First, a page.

Behind the podium: NIH Director Francis Collins, Keynote Speaker at TAGC
In preparation for The Allied Genetics Conference (TAGC), set to take place in Orlando this July, Genes to Genomes is getting the inside scoop from many of the outstanding keynote speakers in our “Behind the Podium” series. Here, GSA member Sarah Neuman interviews National Institutes of Health Director, Francis Collins.
As the former leader of the Human Genome Project and the current Director of NIH, Dr. Francis Collins has led an illustrious and successful scientific career. Attendees of The Allied Genetics Conference (TAGC) will be treated to a robust discussion of current scientific advancements in the field of genetics and the importance of basic research during his keynote address at the meeting. Because his scientific roots are in genetics, Collins is particularly excited to be a part of TAGC and to interact with the genetics community at large.
One might wonder what makes a scientist like Dr. Collins “tick.” Trained as both a physician and a geneticist, Dr. Collins cites his clinical interactions with patients as a motivating force for his research on the genetic basis of disease. Work done by Collins and colleagues was instrumental in identifying the genes responsible for several diseases, including cystic fibrosis, Huntington’s disease, and progeria, a rare premature aging disorder. Collins regards this connection between basic science research and clinical treatment as a special privilege he was granted during his career. Collins’ expertise in medical genetic research led to his appointment as the director of the National Human Genome Research Institute, which oversaw the Human Genome Project. When asked what career accomplishment he has found most rewarding, Dr. Collins answered without hesitation: “[I was honored to have] the privilege of leading the Human Genome Project, to read out all those letters of the human DNA instruction book, as well as all the other model organisms that were part of the project.”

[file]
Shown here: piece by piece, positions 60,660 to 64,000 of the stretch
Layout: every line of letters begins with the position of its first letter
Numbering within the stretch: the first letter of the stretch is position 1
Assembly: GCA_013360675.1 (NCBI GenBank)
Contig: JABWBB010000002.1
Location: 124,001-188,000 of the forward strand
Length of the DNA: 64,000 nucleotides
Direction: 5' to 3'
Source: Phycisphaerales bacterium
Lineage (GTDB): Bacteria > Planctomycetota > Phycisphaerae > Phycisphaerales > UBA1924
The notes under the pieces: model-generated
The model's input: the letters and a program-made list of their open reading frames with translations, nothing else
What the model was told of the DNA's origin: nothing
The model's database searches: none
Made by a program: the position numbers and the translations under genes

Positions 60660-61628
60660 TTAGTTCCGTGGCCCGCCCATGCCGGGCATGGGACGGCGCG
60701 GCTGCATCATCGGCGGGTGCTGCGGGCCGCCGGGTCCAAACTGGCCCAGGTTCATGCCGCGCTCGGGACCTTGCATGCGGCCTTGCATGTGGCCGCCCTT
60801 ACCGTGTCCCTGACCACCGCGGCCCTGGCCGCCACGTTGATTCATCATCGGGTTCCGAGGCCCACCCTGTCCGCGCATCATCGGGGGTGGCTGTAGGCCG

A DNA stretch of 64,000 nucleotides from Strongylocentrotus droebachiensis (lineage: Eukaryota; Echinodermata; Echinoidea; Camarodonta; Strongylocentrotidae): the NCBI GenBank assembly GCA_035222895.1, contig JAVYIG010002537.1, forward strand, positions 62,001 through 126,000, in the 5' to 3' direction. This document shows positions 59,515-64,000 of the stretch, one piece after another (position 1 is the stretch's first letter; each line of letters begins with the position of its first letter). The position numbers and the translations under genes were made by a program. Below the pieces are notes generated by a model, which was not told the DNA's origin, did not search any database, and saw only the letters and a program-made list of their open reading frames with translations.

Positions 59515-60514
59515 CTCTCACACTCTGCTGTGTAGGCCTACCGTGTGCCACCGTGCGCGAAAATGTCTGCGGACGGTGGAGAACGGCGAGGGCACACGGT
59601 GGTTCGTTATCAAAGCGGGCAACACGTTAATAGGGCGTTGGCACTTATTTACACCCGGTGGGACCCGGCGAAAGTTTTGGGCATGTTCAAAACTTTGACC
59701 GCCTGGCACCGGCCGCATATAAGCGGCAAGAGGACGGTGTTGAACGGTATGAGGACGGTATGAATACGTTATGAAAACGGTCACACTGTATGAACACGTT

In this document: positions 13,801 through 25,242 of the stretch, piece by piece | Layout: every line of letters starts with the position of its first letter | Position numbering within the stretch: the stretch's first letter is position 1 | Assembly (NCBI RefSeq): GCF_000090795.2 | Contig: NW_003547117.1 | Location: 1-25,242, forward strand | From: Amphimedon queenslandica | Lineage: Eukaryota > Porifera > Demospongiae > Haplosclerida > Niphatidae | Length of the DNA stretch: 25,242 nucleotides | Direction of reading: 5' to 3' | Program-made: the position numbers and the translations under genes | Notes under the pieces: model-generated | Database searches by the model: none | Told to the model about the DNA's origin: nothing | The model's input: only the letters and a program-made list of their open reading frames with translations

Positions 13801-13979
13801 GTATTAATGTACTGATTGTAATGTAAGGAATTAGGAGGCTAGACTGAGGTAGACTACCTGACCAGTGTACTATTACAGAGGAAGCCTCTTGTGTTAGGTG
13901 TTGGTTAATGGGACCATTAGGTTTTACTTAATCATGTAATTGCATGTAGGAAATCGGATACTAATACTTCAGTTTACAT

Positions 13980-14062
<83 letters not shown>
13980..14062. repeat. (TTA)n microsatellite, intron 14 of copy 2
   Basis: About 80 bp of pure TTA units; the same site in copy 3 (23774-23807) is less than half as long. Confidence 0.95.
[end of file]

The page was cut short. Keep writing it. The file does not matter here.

When it comes to the future of biomedical research, Collins is enthusiastic about the role of genetics and model organisms. He thinks that we will depend on model organism research more than ever as we continue to unravel the mysteries of the human body and uncover the causes of disease. Collins notes that many experiments simply cannot be carried out in humans due to ethical concerns or the complexity of the human body. Throughout the decades, there have been many fundamental discoveries made in model organisms that were then applied to humans and Dr. Collins predicts that the field will continue to depend on these systems more and more to discover how life works and to understand what can go wrong in disease.
Dr. Collins also has some sage advice for early-career scientists. “This is the best time in history to get involved in science, particularly life science, but one should aim to try to answer important questions and not just obvious ones. And, you should count on doing this in a fashion where you ally yourselves with other talented people who have different expertise, because much of the excitement seems to happen at the interface between disciplines. This is not a time to be narrow.” Conferences like TAGC and organizations like GSA that unite researchers from diverse model systems provide an ideal platform to promote interdisciplinary collaborations that will help move science forward.
For anyone who is not yet sure if they want to attend TAGC, perhaps Dr. Collins’ “elevator pitch” will persuade you:
“Genetics has become the way in which we unravel the mysteries of life across the entire spectrum of animals, plants, and bacteria, and if you want to be doing something interesting in science right now, you are probably going to be using the tools of genetics to solve mysteries, and that should be on full display at this meeting.”
About the author: Sarah Neuman is a graduate student at the University of Wisconsin-Madison. She uses forward genetics to study the role of endocrine signaling mechanisms in the control of systemic growth during Drosophila development.